5 Amazing Winter Hikes for Northwest Families
Feature Show Falls cascades into the Boulder River. Credit: Krystal Hamlin/Flickr CC
Waterfall hike: Boulder River
Where: Find the Boulder River east of the City of Arlington, about a 90-minute drive from the Seattle area.
Stats: Up to 8.5 miles round trip; 700-foot elevation gain; no pass required to park
Contact: Mount Baker Snoqualmie National Forest, Darrington Ranger District, 360-436-1155
Kids will love ... gazing at the massive trees! The Boulder River Wilderness contains one of the last remaining lowland old-growth forest river valleys in the Cascades, with huge specimens of western red cedar, Douglas fir and western hemlock.
This low-elevation, low-effort hike takes you into a phenomenal old-growth wilderness, and because the trailhead is primitive (i.e., there’s no privy), it’s also free to access.
Follow the trail as it meanders through a carpet of ferns and mosses, all nicely shaded by a thick canopy. From the start, you’ll hear flowing water as the trail tracks marvelously close to its namesake, the beautiful Boulder River. The forest receives about 150 inches of rain per year, though well-built puncheon, turnpike and water bars help keep standing water off the trail, and log bridges help you safely cross the many small streams.
Several waterfalls plunge into the river from the steep cliff opposite the trail. The first is Boulder Falls. The trail’s highlight is a mile and a quarter in: Feature Show Falls, a colossal twin-curtain waterfall that streams down the mossy cliff wall. There’s a nice bench here where you can sit and take it all in. Just beyond, a rocky side trail leads down to the river for a perfect lunch spot. For a short hike, turn around here. Otherwise, continue through the verdant wonderland all the way to the trail’s end, then return the way you came.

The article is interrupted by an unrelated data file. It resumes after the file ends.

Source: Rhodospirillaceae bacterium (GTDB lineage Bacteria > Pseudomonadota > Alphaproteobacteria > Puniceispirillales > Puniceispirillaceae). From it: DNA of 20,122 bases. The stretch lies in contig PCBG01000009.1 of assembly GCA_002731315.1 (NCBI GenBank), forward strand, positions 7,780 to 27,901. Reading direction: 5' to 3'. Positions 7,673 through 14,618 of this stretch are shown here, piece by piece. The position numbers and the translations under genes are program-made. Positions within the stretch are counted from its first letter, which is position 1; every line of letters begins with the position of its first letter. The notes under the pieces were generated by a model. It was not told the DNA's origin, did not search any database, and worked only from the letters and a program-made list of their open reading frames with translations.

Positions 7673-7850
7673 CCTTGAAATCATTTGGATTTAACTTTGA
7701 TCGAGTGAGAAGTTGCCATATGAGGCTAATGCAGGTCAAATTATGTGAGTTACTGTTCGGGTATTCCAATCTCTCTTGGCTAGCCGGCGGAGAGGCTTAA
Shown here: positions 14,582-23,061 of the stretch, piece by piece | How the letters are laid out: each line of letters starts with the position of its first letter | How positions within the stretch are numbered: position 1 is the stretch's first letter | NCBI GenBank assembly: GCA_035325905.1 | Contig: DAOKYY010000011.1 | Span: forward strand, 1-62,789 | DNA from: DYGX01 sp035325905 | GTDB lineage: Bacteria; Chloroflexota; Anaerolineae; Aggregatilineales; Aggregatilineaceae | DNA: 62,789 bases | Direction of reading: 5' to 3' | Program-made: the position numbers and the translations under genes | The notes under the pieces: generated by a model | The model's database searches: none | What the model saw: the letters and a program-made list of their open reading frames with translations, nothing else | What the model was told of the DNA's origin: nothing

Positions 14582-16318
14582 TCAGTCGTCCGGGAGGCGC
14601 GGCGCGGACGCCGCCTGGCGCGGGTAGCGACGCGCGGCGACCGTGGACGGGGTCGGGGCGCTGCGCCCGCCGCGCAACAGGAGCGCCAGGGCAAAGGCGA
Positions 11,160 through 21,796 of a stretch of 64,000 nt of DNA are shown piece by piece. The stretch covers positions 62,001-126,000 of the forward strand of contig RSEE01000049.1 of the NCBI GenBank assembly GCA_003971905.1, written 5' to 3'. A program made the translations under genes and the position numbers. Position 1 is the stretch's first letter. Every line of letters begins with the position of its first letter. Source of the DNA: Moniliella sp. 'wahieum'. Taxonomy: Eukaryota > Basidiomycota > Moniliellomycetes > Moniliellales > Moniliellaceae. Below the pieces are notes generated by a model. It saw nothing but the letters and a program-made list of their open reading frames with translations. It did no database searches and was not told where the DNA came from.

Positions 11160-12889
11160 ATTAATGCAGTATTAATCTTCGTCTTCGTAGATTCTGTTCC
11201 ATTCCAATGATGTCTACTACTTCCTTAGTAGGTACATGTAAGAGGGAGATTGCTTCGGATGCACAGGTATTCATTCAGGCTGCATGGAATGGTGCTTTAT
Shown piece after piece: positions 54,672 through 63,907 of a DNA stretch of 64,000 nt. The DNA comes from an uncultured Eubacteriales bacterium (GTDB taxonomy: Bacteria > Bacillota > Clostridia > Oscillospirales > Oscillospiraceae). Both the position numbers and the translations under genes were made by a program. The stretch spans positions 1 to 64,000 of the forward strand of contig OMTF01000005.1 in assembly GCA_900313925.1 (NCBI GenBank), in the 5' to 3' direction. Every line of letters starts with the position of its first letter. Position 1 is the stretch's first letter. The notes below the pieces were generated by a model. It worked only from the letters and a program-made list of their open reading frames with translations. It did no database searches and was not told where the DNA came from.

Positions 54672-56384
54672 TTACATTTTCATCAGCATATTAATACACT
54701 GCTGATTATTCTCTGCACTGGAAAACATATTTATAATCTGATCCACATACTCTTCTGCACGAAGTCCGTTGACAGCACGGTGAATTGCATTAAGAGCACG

Getting there: From Interstate 5, take exit 208 onto State Route 530 to Arlington. Continue east for 20 more miles. At milepost 41, turn right onto Forest Service Road 2010 (French Creek Road) and drive 3.7 miles to the trailhead.
More hikes like this: If your kids don’t mind a little elevation gain to reach one of the most stunning waterfalls in the state, the trail to Wallace Falls (off U.S. Highway 2 near Gold Bar) should be on your list, as it leads to a multi-tiered cascade that plunges and tumbles its way over a cliff, sending mist in every direction. On the Olympic Peninsula near Lake Crescent, Marymere Falls is a short jaunt up steps and bridges fashioned from old-growth logs to the 90-foot cascade, which dramatically drops from a notch in a high cliff.
Next stop: a peak-bagger hike
Image credit: Krystal Hamlin/Flickr CC
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